A small computer like this inevitably has a small keyboard and touchpad – that’s to be expected – although there are a few saving graces. Many smaller keyboards cut space by reducing the size of the backspace key, but here Acer has left it wider and instead shrunk the tilde key, leaving you a nice wide area for correcting mistakes. You’ll also find yourself using the function keys quite a bit in daily activity, but that helps keep clutter down. The chiclet keys here are also a necessity of the form factor, as is the lack of backlighting.
The touchpad, on the other hand, has some issues, apart from just being too small. The buttons are built into the surface of the pad, which means the click action is dull and sticky, and the right click doesn’t work as often, or as well, as it should. Fortunately, an iffy trackpad is easily compensated for by plugging in a mouse. Unfortunately, the lone full-sized USB port on the Switch 10 E is only available when the keyboard is attached, so if you want to plug in a keyboard and mouse, you’ll need to be in stand or standard laptop mode, or use Bluetooth.
Low price, low resolution
Acer stepped the 1,366 x 768 screen on the older version down to 1,280 x 800 for the Switch 10 E, a change that’s close enough in terms of DPI to be negligible. The change in aspect ratio to 16:10 from 16:9 makes the system a bit more comfortable to use in tablet mode, and also provides slightly more horizontal real estate. That means having two windows side by side is a bit clearer, but it still doesn’t do much to set itself aside from similar displays when it comes to performance and accuracy.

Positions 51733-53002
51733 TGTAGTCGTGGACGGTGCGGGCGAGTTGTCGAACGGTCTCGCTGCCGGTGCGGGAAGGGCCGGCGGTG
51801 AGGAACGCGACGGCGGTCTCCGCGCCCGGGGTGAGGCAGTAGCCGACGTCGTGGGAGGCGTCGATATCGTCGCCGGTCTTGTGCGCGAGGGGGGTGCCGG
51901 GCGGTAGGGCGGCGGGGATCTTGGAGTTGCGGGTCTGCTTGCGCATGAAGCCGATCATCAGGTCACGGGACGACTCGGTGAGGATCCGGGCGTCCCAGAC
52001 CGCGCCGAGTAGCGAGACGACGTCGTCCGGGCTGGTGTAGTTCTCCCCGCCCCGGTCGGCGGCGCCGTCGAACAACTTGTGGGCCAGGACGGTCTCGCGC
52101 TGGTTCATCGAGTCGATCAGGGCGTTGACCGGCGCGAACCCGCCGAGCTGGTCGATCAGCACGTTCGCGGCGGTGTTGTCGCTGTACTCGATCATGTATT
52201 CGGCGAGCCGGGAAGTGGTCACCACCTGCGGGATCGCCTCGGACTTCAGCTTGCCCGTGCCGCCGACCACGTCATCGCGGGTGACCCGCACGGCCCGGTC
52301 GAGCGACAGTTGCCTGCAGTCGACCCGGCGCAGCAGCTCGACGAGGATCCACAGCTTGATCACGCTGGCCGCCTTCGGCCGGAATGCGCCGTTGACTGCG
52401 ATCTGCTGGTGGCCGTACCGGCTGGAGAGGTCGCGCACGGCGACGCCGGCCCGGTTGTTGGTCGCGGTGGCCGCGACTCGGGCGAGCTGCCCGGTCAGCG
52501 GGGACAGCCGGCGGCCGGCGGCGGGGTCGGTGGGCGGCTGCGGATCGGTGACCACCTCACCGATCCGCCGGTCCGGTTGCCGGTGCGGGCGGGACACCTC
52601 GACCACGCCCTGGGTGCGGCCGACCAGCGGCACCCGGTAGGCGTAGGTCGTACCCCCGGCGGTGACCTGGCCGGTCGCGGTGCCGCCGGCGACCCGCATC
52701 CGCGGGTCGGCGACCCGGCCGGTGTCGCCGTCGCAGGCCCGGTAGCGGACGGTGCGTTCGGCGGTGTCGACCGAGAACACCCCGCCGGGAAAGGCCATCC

Like a turtle stuck on its back, this Acer won’t sit up properly until you help it out.
With a maximum brightness of 313 lux, and a contrast ratio of 650:1, the Acer isn’t the best display we’ve ever tested, but it does sit right in line with the average numbers for those qualities. The Switch 10’s display is only capable of rendering 68 percent of the sRGB scale, however. That’s a far cry from the 90 percent or higher we’re used to seeing on most modern laptops and tablets.
In practice, the low resolution of the screen and its poor gamut are immediately visible when watching a movie trailer or even looking at high resolution images. There are blotches of colors that just blend together into bulky, patch chunks, and the screen doesn’t refresh fast enough to keep up with fast movements. The display is also very glossy, and while it’s bright enough to combat reflections aggressively, fingerprints and smudges are more obvious than on the best Android and iOS tablets.
Down low? Too slow
The Acer Aspire Switch 10 E holds the unique honor of being the slowest system we’ve tested in recent history. The system is powered by an Intel Atom Z3735F, a quad-core chip with a 1.3GHz base clock, supported by 2GB of RAM. For storage, our review unit includes a 64GB eMMC drive, and a 500GB mechanical drive in the keyboard.
It’s slower than the Intel Compute Stick, which packs the same specs into a much smaller housing, and only beats out the CTL version of the Compute Stick, which was only available briefly before it was discontinued.
Don’t think for a second that you won’t notice how slow the system is. It manifests in both the inability to run more demanding applications, and the time it takes for the machine to complete simple tasks and tackle lightweight software.